There are several threatening processes that have contributed to the decline in abundance and distribution of the Growling Grass Frogs (GGF). These include:
- Habitat loss, fragmentation, and degradation
- Altered flooding regimes
- Disease and pathogens
- Presence of invasive fish species
Habitat loss, fragmentation, and degradation
Urbanisation, land conversion for agriculture, overgrazing by livestock, and the colonisation of habitat by invasive species are considered the major processes contributing to the destruction, fragmentation, and degradation of the GGFs habitat state-wide.
As Winton Wetlands is a conservation reserve and is actively managed, the threat of habitat loss, fragmentation, and degradation of GGF habitat within the reserve is minimal. In fact, we will continue to enhance the habitat to support the reintroduced population of GGFs.
Altered flooding regimes
Localised extinctions of GGF populations coincide with altered flooding regimes and the inundation of GGF habitat, due to the diversion of water for agriculture, and the conversion of wetlands ecosystems to dams and reservoirs.
It is likely that the construction of the Lake Mokoan Dam and the inundation of the wetlands led to the extinction of the species within Winton Wetlands. The decommissioning of the dam has seen the ongoing restoration of the landscape’s hydrology, and the revival of the ephemeral nature of the wetlands. As it stands, the wetlands once again provide suitable habitat for the GGF.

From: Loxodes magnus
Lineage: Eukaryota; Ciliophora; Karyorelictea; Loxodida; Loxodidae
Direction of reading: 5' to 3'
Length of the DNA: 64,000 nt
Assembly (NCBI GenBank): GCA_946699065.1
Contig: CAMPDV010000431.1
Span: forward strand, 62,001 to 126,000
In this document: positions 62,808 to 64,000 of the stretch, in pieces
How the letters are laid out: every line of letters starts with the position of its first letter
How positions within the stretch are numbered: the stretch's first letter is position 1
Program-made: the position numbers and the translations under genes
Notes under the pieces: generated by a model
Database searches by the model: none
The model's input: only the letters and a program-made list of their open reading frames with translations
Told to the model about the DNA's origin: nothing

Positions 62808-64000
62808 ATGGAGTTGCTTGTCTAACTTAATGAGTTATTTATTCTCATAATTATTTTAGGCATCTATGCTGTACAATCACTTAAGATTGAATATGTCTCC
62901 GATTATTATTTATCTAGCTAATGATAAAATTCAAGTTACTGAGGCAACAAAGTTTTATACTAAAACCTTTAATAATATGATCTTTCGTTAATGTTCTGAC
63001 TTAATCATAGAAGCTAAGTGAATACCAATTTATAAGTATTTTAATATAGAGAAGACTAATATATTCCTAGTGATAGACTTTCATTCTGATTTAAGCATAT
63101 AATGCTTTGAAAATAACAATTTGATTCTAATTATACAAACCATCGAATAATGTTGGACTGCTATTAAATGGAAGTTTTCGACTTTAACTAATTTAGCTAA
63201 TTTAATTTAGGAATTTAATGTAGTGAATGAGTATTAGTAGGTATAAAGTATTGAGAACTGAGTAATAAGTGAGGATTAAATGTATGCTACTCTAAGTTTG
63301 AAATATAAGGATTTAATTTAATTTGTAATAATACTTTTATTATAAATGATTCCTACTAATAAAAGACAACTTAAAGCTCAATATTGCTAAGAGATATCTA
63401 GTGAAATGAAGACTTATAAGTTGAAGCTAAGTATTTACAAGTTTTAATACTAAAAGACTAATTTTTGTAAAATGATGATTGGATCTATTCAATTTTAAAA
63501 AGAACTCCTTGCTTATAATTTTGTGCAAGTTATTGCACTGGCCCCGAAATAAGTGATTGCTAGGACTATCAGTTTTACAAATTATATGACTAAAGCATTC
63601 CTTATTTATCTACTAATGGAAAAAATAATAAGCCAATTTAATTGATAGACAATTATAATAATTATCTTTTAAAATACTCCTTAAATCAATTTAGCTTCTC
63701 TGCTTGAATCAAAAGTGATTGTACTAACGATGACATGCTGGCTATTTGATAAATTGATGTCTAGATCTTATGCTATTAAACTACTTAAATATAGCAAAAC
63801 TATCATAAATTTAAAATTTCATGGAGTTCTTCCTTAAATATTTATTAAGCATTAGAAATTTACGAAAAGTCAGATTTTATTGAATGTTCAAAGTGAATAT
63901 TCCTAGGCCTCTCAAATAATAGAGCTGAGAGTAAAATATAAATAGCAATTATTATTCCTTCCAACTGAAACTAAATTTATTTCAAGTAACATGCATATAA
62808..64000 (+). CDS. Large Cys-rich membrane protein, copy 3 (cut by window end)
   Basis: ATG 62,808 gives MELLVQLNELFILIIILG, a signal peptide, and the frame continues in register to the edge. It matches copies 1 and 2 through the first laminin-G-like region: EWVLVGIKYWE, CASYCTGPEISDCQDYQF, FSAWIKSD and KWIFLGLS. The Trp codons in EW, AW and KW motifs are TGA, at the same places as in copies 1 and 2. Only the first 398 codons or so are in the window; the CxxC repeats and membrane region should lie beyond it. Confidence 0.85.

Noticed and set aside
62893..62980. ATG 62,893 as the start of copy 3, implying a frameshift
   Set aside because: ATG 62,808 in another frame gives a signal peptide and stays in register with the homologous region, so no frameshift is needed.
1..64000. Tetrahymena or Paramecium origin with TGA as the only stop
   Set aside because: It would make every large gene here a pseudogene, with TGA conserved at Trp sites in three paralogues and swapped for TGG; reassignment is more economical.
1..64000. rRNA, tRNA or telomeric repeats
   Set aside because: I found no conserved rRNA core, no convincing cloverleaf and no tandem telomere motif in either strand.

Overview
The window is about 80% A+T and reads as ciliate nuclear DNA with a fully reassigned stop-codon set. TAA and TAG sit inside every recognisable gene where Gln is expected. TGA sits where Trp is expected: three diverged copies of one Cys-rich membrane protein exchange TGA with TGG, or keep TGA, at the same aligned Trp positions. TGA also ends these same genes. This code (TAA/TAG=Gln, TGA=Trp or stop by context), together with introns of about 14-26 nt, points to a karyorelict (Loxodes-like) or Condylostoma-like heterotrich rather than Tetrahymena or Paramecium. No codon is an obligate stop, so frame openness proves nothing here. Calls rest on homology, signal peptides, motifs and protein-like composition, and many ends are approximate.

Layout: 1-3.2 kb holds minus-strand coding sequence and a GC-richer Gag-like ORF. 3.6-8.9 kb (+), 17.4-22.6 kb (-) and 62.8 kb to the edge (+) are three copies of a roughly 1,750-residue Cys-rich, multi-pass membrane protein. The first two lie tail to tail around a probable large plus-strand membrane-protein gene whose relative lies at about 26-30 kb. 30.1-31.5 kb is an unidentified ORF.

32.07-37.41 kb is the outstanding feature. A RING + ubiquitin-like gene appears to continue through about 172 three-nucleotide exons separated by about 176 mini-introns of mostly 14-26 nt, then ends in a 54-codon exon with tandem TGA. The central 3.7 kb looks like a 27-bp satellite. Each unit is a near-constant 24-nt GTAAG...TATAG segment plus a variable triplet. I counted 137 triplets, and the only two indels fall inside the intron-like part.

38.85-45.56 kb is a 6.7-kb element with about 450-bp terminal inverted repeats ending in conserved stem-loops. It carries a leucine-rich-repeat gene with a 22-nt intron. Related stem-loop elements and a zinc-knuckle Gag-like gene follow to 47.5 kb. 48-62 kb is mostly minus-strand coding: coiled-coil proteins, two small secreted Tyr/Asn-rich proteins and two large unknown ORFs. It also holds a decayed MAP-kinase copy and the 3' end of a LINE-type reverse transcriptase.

Diseases and pathogens
Chytridiomycosis, the infectious disease caused by the chytrid fungus, is considered a major threat to frog populations across south-eastern Australia and is responsible for the decline and extinction of many amphibian populations and species globally.
Chytrid fungus is present within GGF populations state-wide. However, certain environmental factors can limit the chytrid load within a population. Chytrid is less prevalent in populations of GGFs that inhabit warmer, more saline water. Furthermore, the diurnal basking behaviour of the GGF assists with the management of chytrid load.
Through sampling, we are aware that chytrid is present within the source and release sites. To reduce the chytrid load on the translocated individuals and to prevent the introduction of new strains of chytrid into Winton Wetlands, all captured GGFs will be pre-screened for Chytrid and undergo a quarantine period for the treatment of chytrid prior to release.
The release site has been actively modified to enhance availability of basking sites which contains warm, and relatively saline water that is not suitable for the survival of chytrid fungus. Theoretically, the release site will therefore act as an environmental refuge for GGF from Chytridiomycosis.
Presence of invasive fish species
Through the predation of GGF eggs and tadpoles, and degradation of aquatic vegetation, several invasive fish species including European carp (Cyprinus carpio) and Eastern Gambusia (Gambusia holbrooki) threaten the remaining GGF populations. To minimise the negative impact of invasive fish on the reintroduced GGF population, we will actively reduce invasive fish at Winton prior to the release of the GGFs by undertaking electrofishing and carp mustering activities.
We anticipate that by reducing the number of invasive fish present within the release site we will help to improve the reproductive success of the reintroduced GGF population.